Philippines: Local Bangsamoro films show peaceful, harmonious side of Mindanao


An article from the Philippine Information Agency

Eight local, independent filmmakers dared audiences to correct their misconceptions against the Bangsamoro and Filipino Muslims by viewing Mindanao through a different lens and perspective in another showing of the film project The Long Reach of Short Films – Telling Stories of Peace in Mindanao in Cine Adarna at the University of the Philippines Diliman last July 13.

Photo from forum ZFD facebook page
(Click on photo to enlarge)

“We try to find a different way to tackle the Bangsamoro issue. Films are important to create discussions and dialogue and impact emotionally,” said project manager Manuel Domes of Civil Peace Service / Forum Ziviler Friedensdienst e. V. (forumZFD).
“Our main focus is not so much on the grander level of peace discourse but on the level of peace education, understanding the context, and articulating it.”
forumZFD is a German non-government organization which organized and funded the eight films included in the collection. It was also responsible for holding the workshop that guided the eight filmmakers in planning for their films. All eight hail from Mindanao. The Long Reach of Short Films – Telling Stories of Peace in Mindanao film project is a collective initiative to show various stories of peace and conflict transformation in the Bangsamoro region.
It stated in their Facebook page that “Mainstream narratives on the Philippines’ southern island Mindanao are often centered on violence and an over-simplification of its underlying causes. While realities of armed clashes, kidnappings, and human rights violations must not be ignored, there are stories of hope and peace, which often escape the attention of media and the public.”
In addition, the group also described the initiative as “Supported through a grant project in early 2016, the filmmakers came up with narrative and documentary short films providing different perspectives on the peace and conflict situation on the island. Collectively, the films seek to spark dialogue, foster understanding, and contribute to a bigger picture of what is Mindanao today.”

The films featured in the project are Under a Canopy of Light by Teng Mangansakan; Panicupan by Keith Bacongco; Dalem by Haidie Sangkad; Kulahi by Pam Chua; Upat Hinasil by Zehry Ibn Muhammad; In the Middle of an End by Ryanne Murcia; Digkilaan by Nef Luczon; and Pagbarug Tu Pagtuon (The Right to Learn) by Arbi Barbarona.

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Question for this article:

Can peace be achieved in Mindanao?

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Some of the films were also screened in Cotabato City in March this year as part of the commemoration of the second anniversary of the signing of the Comprehensive Agreement on the Bangsamoro.
In a recent news report, Office of the Presidential Adviser on the Peace Process (OPAPP) Secretary Jesus Dureza underscored the importance of recognizing and understanding the differences among Filipinos, Muslims or non-Muslims, to achieve long-lasting peace. “[T]here is a lot of ethnicities and diversity. In fact, one of the key points we have to emphasize is in order to have sustainable peace, dapat may tinatawag tayong social cohesion (we should have what we call social cohesion).”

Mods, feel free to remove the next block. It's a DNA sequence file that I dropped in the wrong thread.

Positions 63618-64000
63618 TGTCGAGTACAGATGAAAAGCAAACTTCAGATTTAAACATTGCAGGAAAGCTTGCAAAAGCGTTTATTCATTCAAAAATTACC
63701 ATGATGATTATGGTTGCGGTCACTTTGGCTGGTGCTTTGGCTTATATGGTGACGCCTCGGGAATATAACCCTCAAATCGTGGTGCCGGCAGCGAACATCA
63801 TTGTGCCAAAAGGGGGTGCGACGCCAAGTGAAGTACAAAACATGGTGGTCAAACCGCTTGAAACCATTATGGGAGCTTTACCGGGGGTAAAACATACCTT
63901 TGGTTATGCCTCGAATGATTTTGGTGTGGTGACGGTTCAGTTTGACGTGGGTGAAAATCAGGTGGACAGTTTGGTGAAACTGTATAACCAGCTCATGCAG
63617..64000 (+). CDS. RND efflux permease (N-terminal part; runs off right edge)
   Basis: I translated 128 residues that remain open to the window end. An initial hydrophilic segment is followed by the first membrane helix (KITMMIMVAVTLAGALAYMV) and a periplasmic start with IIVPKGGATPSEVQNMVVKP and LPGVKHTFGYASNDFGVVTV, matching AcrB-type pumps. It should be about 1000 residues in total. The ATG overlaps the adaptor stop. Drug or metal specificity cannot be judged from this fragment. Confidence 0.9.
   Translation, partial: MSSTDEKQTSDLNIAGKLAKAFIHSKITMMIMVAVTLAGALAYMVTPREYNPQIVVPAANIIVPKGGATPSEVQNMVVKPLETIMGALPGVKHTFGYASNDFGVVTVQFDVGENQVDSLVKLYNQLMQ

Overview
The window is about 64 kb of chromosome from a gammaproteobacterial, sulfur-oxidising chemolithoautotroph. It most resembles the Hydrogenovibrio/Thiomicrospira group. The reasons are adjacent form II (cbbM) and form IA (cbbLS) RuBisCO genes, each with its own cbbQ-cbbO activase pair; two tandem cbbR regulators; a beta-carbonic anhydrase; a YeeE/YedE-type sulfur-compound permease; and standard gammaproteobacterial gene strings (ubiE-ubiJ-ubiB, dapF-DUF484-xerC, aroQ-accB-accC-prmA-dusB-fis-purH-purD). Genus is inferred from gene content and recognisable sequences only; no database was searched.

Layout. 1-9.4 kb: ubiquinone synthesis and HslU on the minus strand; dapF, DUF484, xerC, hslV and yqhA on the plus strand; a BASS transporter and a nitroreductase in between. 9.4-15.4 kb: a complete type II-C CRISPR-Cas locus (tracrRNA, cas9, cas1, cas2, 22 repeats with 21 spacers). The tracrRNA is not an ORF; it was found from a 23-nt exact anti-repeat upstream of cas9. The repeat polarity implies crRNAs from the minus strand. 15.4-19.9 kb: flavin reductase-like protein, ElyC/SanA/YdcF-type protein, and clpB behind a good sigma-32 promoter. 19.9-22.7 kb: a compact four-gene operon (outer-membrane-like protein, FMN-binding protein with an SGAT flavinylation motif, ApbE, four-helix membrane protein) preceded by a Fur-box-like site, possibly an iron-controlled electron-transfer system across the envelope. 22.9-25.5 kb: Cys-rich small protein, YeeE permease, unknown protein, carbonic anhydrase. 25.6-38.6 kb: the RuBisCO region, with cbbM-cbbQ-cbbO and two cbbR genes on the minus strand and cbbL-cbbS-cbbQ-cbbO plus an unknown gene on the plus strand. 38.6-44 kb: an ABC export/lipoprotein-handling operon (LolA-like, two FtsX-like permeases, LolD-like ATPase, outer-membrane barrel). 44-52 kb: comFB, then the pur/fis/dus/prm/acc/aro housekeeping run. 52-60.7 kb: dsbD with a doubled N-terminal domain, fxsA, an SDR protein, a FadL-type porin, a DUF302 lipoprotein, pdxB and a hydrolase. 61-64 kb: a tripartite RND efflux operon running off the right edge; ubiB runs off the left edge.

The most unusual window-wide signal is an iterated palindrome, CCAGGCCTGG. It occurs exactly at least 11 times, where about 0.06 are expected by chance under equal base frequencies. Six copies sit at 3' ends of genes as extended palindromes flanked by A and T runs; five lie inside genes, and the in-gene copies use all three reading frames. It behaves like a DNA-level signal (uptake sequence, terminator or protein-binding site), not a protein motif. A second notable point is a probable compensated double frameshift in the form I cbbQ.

“Let’s just accept the differences. Understand the differences and then accept these differences,” the OPAPP secretary continued.
Meanwhile, World Bank consultant on peace process support Michael Frank Alar and National Commission on Muslim Filipinos (NCMF) commissioner Atty. Al-Amin Julkipli who were also present at the event lauded the filmmakers for showing a different side of Mindanao distant from the usual war and conflict stories.
“The sad thing about Mindanao is that it is only about war that media picks up. Hardly are we interested about harmony and interfaith dialogue but those are what make Mindanao interesting,” Alar said. “These films will show you the different sights and facets of Mindanao.”
For his part, Julkipli stressed that hearing ground stories from the Bangsamoro would help in having a firmer grasp to the context of the armed struggle and the peace negotiations with the Moro armed groups. “When it comes to the question or issue of Bangsamoro, a lot of narrative have to be heard or have to be reheard. Some are important things – like memory – that have to be transmitted, and spaces that will have to be created.”
“[The film project] is about challenging all of us to try to internalize what we know about the story and the reality of Mindanao and the challenge of what we have learned and what we have to unlearn,” Atty. Julkipli added.
forumZFD is in the process of partnering with various organizations to continuously provide avenues for the showing of said films.  “We are working with a group of universities in Davao in developing teaching materials in the schools and looking for entry points in the curriculum to show these films,” Domes said.

(Thank you to the Global Campaign for Peace Education for calling this article to our attention)